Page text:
City garden feature image

When you think of a city like London, Tokyo or New York, you probably think of glimmering skyscrapers and lots of concrete. But look closer and you’ll see that modern cities are actually teeming with greenery!

Let’s take New York as an example. What’s green about New York? On the surface, it might seem like Central Park is the only source of plant life in the city, but in fact it’s only 840 of the 29,000 acres under the jurisdiction of the New York City Department of Parks & Recreation – New York is actually one of the greenest cities in the world, over 57% green, in fact!

How? There are so many initiatives that have taken place over the last few decades, and are still taking place today, to make New York a greener city. 2007’s Million Trees Program saw the mass planting of street trees across the city, while abandoned industrial areas are being turned into urban green spaces, such as the 2,200 acre former landfill on Staten Island.

But it’s also important to individual New Yorkers to have their own private green spaces, with backyards, balconies and roof gardens counting towards this 57%. Though New York may not seem like the perfect place for a garden to thrive, there’s no reason why plants can’t flourish in urban areas!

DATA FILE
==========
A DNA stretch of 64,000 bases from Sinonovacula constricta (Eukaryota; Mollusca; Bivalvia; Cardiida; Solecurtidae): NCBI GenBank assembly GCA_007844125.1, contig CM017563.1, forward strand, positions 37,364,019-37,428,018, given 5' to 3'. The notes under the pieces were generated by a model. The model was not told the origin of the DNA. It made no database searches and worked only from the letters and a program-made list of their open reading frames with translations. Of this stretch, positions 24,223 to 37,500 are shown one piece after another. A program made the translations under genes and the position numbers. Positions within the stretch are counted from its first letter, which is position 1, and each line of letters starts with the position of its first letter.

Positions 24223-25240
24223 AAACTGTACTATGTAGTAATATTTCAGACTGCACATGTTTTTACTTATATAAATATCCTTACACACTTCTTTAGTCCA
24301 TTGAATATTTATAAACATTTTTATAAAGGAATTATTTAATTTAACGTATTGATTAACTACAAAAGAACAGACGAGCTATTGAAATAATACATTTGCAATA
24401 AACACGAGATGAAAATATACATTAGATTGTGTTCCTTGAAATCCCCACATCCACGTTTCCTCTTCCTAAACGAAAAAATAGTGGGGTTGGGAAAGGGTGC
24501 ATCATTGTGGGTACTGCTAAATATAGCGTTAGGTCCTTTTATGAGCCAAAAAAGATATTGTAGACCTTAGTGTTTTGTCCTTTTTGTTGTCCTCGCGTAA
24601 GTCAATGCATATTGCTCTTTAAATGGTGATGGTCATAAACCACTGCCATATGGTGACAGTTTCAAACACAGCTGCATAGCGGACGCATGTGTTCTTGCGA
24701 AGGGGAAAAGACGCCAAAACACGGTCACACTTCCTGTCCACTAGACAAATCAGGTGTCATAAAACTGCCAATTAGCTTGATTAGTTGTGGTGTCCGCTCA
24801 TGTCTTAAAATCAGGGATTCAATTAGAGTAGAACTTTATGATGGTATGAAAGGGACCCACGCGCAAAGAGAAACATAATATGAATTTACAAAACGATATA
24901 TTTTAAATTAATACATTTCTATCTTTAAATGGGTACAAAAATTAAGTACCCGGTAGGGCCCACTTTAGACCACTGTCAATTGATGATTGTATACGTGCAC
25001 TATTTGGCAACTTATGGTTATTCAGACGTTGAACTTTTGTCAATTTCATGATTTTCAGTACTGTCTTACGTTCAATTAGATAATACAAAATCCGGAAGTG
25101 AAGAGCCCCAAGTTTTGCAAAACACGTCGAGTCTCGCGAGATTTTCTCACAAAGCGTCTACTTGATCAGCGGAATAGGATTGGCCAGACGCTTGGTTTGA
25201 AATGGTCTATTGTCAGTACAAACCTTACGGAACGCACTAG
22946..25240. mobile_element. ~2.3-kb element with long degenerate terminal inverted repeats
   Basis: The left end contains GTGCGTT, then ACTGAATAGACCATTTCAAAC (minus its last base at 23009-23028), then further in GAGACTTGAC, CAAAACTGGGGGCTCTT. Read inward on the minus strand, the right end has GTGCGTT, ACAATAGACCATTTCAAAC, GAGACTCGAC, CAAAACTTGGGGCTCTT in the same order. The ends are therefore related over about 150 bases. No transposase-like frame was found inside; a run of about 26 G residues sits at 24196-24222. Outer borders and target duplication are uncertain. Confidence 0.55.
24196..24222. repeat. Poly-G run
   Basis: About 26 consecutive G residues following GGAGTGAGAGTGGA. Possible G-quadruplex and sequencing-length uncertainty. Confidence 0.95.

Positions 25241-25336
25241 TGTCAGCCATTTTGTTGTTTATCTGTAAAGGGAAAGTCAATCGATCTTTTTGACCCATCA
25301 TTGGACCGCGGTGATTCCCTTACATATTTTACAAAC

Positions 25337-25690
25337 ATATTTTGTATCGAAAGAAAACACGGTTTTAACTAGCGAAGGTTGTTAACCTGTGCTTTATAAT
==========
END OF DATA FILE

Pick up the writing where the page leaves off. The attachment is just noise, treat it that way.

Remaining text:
How plants thrive in urban areas

It’s easy to assume that urban environments have a negative impact on plants. Pollution, human interference and lack of soil moisture might seem like obvious stressors in a city, but according to a study in the Proceedings of the National Academy of Sciences, it’s likely that these actually help plants grow faster.

In the study, researchers analysed land cover in 32 major cities, and found that urbanisation increased plant performance in 85% of the study area. This could be due to higher temperatures and warmer soil compared to rural environments, more staff and volunteers available to care for urban greenery, and – paradoxically – pollution, which scatters light and therefore allows more leaves to photosynthesise, not just the top section of the plants. Isn’t that interesting?!